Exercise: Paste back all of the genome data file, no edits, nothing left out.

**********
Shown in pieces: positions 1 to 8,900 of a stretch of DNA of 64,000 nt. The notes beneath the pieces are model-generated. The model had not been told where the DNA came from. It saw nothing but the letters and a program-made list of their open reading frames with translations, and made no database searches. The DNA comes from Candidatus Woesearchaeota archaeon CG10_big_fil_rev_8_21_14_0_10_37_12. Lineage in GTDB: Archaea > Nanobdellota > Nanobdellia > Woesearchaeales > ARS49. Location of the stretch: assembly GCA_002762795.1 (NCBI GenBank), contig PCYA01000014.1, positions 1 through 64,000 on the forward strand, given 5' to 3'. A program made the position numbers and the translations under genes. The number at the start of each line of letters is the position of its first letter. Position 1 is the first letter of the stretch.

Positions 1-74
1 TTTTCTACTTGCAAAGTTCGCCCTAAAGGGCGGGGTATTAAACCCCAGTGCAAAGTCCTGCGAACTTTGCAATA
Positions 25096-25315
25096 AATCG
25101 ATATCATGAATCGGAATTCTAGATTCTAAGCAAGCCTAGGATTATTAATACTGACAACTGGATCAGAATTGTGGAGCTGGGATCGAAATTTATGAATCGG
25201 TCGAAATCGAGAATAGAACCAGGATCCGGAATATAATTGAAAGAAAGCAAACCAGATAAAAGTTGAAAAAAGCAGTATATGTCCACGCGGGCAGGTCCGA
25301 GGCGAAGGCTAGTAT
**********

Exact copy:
Shown in pieces: positions 1 to 8,900 of a stretch of DNA of 64,000 nt. The notes beneath the pieces are model-generated. The model had not been told where the DNA came from. It saw nothing but the letters and a program-made list of their open reading frames with translations, and made no database searches. The DNA comes from Candidatus Woesearchaeota archaeon CG10_big_fil_rev_8_21_14_0_10_37_12. Lineage in GTDB: Archaea > Nanobdellota > Nanobdellia > Woesearchaeales > ARS49. Location of the stretch: assembly GCA_002762795.1 (NCBI GenBank), contig PCYA01000014.1, positions 1 through 64,000 on the forward strand, given 5' to 3'. A program made the position numbers and the translations under genes. The number at the start of each line of letters is the position of its first letter. Position 1 is the first letter of the stretch.

Positions 1-74
1 TTTTCTACTTGCAAAGTTCGCCCTAAAGGGCGGGGTATTAAACCCCAGTGCAAAGTCCTGCGAACTTTGCAATA
Positions 25096-25315
25096 AATCG
25101 ATATCATGAATCGGAATTCTAGATTCTAAGCAAGCCTAGGATTATTAATACTGACAACTGGATCAGAATTGTGGAGCTGGGATCGAAATTTATGAATCGG
25201 TCGAAATCGAGAATAGAACCAGGATCCGGAATATAATTGAAAGAAAGCAAACCAGATAAAAGTTGAAAAAAGCAGTATATGTCCACGCGGGCAGGTCCGA
25301 GGCGAAGGCTAGTAT